Victory became imperative: a draw or even defeat wouldn’t be disastrous, but such is the current competitive landscape of Dutch top-flight football that every game tastes like a final. For the sides at the top, a one-game losing streak is a crisis. And when everyone is a threat, there are no meaningless games. It’s that psyche which has improved everyone, but particularly Twente: it's hard to imagine many other European leagues in which last season's sixth-placed team that suddenly be in command.
So only a win would suffice, but it wasn’t going to be easy. Feyenoord finished 10 points above Twente last season, runners-up only to Ajax. Ronald Koeman, who can smell a 'crisis' two towns over, was in confident mood and had every right to be. Though his team, like most in the Eredivisie, are on the youthful side, they're blessed with fortitude beyond their years as well as talent. Tonny Vilhena, seen as one of the jewels of the Varkenoord youth academy, made his second league start for the club; he's still 17.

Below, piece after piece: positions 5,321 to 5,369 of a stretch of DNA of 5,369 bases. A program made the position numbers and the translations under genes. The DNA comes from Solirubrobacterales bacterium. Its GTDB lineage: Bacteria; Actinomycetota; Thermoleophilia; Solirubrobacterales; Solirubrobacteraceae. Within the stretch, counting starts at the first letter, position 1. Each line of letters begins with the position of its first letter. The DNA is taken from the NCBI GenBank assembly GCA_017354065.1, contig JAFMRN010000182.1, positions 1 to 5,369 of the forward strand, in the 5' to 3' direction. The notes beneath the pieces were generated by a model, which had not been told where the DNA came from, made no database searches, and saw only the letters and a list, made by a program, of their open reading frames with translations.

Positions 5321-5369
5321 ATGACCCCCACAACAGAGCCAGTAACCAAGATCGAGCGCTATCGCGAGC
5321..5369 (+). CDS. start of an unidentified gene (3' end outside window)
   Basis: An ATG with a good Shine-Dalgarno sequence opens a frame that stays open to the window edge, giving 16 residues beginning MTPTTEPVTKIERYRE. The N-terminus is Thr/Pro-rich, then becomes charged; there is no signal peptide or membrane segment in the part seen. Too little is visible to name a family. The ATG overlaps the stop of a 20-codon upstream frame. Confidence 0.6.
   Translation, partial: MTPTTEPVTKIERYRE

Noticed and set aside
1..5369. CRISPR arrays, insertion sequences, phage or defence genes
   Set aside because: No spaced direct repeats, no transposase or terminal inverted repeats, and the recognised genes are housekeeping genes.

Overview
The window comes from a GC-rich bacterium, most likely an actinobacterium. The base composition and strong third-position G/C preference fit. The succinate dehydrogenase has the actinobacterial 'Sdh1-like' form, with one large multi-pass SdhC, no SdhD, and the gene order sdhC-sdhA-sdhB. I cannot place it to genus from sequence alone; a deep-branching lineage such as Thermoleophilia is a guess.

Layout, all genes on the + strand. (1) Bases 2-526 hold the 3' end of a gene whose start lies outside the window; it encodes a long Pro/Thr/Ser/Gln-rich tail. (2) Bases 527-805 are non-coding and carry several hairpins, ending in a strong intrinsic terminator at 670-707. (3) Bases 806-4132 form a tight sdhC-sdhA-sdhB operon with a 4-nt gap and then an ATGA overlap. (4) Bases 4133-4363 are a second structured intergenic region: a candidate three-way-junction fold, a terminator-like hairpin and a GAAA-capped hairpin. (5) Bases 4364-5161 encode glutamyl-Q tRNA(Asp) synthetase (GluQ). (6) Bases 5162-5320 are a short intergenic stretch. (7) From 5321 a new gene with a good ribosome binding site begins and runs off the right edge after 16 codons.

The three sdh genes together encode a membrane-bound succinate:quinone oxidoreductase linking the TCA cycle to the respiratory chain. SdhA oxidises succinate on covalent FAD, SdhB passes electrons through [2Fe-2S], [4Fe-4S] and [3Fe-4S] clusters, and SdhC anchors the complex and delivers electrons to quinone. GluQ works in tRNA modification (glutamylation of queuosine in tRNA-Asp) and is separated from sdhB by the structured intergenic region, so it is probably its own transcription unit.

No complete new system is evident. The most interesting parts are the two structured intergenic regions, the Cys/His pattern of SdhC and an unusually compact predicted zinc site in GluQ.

The young Feyenoord side's exuberance – which leaves them prone to punishable mistakes – can worry Koeman, but he can only work with what he’s got and wouldn’t change it for anything. Their resilience shown in recent weeks – coming from two goals down to beat VVV Venlo and then recording a last-minute equaliser in the Klassieker against Ajax – reaffirmed his confidence while proving they're still far from the finished article.
For Twente, this was their third test this season against a direct championship rival. They failed the first, losing 1-0 at Ajax in late September, but passed the second with flying colours against AZ, winning 3-0 back in early October. And the three goalscorers from that day against Gertjan Verbeek's men once again answered the call of their manager against Feyenoord.